Over the last 10-15 years we have seen an exponential advance in technology, which is only set to rise further with the introduction of driverless cars and robotic systems in our homes.

I got my first mobile phone when I was 13. It was a Nokia 3210 and I was overjoyed. I could text or call my friends, and play Snake. Fast forward 15 years and our phones take us into a whole new world. We now have a wealth of information at our finger tips which would have taken our parents at our age perhaps hours to find out. With no online search facilities and certainly no Google, a library book or asking somebody would have been their best options.

Now we apply for jobs online, share photos with relatives in Australia, book flights, upload pictures of our birthday and search for long-lost friends. In just over a decade our options have become limitless and the opportunities for sharing our lives now endless.

Of course, with these advancements comes trouble, worry and opportunity. There is always a news bulletin that says we are sharing too much online, that we are opening ourselves up unwittingly to scams and cons on a daily basis. It seems that actually, you can’t trust anyone. And while it now states that 1 in 3 marriages start online, the internet remains fraught with people who are not quite as they seem.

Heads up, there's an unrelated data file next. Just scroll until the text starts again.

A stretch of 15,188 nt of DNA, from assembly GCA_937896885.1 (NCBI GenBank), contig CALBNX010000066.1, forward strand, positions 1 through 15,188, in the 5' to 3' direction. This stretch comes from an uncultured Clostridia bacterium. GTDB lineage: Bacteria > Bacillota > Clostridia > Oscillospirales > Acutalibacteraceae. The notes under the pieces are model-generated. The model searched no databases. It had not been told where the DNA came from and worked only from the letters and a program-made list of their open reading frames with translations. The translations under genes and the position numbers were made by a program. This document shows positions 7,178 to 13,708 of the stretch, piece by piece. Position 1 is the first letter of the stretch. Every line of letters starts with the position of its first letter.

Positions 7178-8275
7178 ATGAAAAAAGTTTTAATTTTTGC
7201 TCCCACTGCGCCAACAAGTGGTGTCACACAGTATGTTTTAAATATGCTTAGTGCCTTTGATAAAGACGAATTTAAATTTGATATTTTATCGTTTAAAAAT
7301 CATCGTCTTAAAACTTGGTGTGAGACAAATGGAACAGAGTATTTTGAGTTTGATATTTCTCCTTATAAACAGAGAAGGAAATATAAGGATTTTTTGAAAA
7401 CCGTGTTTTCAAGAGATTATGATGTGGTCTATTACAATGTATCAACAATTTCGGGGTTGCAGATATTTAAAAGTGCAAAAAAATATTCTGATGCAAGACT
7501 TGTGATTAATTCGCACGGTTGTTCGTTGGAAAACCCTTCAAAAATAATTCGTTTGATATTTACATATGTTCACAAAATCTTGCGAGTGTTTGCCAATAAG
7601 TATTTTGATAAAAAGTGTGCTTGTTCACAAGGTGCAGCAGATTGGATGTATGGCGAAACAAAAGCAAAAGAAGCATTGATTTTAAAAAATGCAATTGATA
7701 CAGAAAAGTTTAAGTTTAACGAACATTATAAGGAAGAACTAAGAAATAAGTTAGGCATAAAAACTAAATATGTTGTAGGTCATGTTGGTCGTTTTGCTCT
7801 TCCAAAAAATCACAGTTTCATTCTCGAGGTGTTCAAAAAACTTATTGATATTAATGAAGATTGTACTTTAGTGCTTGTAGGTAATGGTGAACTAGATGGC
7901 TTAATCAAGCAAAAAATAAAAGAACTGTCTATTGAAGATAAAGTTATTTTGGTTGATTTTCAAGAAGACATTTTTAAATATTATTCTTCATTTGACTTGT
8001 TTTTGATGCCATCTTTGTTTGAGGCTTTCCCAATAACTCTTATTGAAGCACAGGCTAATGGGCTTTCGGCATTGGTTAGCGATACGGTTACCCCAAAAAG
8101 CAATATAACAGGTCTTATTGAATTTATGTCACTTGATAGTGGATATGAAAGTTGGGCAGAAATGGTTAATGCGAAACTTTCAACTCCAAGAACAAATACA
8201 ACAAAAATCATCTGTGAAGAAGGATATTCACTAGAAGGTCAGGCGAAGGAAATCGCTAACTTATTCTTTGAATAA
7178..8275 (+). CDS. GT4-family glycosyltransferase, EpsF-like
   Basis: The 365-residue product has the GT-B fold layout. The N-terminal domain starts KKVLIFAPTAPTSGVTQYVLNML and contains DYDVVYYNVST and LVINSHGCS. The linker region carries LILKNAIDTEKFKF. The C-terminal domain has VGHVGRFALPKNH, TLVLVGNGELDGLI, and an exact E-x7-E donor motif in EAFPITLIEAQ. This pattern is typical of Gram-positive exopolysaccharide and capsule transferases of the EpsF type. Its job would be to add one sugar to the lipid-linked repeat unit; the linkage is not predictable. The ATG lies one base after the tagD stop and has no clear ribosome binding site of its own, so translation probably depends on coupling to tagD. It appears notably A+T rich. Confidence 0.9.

The internet, although marvellous in its entirety with endless opportunities for innovation and entrepreneurialism, has become obscured by danger and deceit. It is our future, for many their livelihoods, and while there are many safety procedures in place, can we really ever be safe? Do we share too much? Rely on it too much? I’m just as bad as the next person, but it’s only when you sit and consider what your children will soon be using and what will become the norm for them, that suddenly this incredible and far reaching World Wide Web seems a little daunting for those so young.



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